Approved sensor can reveal whether medicine is taken
The IEM can transmit information about the patient to medical professionals.
It's “an important milestone,” said George M. Savage, M.D., co-founder and chief medical officer at the firm. “We are very much looking forward to bringing the benefits of our ingestible sensor to the American public in the form of innovative product offerings.”
Savage insists the sensor is not going to punish patients for missing their meds.
“The rationale for doing this is not to scold patients for being imperfect,” Savage said. “Not one of us is perfect. That's the point.”
The sensor, which the company describes as about the size of a grain of sand, can be buried within a pill. Upon ingestion, it sends signals to a petite, water-resistant patch worn by the patient. Once the patch receives its signal, information is wirelessly uploaded to anything that can reach the Internet, including mobile phones, laptops and tablets. A password keeps the information private, and interested parties can log in and see how a patient's actual daily medication habits match up with the prescribed ones.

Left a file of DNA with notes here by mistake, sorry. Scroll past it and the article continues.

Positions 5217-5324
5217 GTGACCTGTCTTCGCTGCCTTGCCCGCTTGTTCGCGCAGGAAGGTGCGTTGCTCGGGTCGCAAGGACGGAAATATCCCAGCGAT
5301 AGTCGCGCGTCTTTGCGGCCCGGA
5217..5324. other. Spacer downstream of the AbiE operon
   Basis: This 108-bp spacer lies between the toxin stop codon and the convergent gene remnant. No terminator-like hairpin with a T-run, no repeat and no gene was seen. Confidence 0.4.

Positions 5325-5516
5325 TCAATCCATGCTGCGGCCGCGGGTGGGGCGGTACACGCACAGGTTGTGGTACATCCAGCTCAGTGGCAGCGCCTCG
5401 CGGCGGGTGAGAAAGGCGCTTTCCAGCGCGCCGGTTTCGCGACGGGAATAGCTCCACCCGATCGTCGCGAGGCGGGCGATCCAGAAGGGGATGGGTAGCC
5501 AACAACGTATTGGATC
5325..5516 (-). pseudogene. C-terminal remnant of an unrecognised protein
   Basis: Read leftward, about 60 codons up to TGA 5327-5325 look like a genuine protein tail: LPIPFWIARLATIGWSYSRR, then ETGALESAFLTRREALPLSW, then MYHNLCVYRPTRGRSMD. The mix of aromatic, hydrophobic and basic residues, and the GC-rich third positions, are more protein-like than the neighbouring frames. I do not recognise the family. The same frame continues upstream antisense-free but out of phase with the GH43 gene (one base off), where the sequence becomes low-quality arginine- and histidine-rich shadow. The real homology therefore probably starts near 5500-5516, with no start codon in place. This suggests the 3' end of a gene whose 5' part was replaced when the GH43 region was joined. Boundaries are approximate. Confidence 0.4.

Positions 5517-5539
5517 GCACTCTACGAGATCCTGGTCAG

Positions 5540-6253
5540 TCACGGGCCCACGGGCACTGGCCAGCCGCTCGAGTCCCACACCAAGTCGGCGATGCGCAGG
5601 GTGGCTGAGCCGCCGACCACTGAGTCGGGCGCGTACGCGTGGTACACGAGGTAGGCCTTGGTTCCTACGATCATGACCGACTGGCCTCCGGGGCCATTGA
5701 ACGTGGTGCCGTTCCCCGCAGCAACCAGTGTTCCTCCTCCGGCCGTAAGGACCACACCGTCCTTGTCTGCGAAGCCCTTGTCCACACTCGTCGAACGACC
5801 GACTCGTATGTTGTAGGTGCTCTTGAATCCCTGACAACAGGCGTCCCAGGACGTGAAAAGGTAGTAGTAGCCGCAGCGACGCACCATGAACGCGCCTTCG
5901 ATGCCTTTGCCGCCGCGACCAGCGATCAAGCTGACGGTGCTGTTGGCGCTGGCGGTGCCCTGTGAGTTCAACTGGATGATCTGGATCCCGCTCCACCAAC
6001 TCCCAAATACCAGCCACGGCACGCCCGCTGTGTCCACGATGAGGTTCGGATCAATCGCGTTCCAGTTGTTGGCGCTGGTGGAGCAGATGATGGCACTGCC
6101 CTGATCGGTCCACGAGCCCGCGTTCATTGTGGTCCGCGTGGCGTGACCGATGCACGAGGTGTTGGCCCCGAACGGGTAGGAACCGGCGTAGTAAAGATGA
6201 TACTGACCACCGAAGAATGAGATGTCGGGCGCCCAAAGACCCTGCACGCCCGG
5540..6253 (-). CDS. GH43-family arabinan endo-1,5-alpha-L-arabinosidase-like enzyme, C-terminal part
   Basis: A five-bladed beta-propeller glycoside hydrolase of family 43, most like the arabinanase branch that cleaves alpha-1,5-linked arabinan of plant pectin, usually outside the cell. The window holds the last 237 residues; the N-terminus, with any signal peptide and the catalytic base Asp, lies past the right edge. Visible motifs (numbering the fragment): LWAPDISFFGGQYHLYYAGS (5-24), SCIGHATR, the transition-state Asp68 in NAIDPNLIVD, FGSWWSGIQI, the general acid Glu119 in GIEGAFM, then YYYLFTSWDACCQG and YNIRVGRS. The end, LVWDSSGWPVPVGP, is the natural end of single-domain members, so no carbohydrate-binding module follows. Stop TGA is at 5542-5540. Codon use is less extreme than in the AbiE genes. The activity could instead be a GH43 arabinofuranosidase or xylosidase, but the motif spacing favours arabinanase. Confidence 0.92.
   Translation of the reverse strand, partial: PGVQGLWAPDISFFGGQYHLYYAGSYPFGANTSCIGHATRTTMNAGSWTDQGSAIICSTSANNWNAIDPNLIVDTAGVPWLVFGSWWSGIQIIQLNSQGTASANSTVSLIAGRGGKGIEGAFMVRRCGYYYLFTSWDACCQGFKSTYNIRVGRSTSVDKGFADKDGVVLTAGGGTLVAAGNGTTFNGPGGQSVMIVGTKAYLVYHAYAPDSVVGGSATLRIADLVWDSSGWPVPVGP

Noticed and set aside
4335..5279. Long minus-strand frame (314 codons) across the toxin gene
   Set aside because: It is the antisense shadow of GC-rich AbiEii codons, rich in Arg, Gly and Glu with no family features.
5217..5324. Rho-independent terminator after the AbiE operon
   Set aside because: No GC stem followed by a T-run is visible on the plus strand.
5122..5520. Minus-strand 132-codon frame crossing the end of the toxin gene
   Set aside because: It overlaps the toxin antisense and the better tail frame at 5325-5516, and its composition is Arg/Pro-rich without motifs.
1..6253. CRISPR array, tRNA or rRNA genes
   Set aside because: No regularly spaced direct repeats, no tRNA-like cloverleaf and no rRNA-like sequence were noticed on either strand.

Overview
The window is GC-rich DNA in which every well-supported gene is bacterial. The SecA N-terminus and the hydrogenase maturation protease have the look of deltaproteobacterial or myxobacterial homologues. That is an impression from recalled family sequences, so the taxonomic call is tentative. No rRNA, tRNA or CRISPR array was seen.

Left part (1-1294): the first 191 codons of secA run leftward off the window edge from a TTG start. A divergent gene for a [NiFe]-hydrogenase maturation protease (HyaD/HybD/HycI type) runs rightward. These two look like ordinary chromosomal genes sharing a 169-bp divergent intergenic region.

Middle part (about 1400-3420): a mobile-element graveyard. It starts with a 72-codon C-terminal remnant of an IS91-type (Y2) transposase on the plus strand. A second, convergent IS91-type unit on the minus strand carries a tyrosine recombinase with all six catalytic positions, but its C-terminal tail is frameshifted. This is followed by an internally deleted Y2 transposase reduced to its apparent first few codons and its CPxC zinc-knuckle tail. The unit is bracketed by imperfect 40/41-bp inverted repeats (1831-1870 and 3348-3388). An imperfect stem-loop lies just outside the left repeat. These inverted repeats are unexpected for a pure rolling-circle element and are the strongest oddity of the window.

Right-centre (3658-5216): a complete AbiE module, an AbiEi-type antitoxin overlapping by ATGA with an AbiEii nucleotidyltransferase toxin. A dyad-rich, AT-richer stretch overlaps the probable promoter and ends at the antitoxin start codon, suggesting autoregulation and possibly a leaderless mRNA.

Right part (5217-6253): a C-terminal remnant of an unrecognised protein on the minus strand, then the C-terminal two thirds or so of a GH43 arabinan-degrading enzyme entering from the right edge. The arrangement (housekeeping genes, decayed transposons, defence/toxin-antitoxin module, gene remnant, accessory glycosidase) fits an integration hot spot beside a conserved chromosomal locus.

A clinician or caregiver can see just how much a patient is sticking with a regimen. Savage said this information could provide a critical talking point for doctors, which is, “Why haven't you been taking your medications?”
The information, which the firm describes as a digital health feedback system, provides a valuable opportunity for follow-through. It could turn out that the right medication has been prescribed but is ineffective because of inconsistent use. Or, if a new dose shows a higher adherence rate, but a patient still feels poorly or isn't improving, the data could signal a problem with medication choice.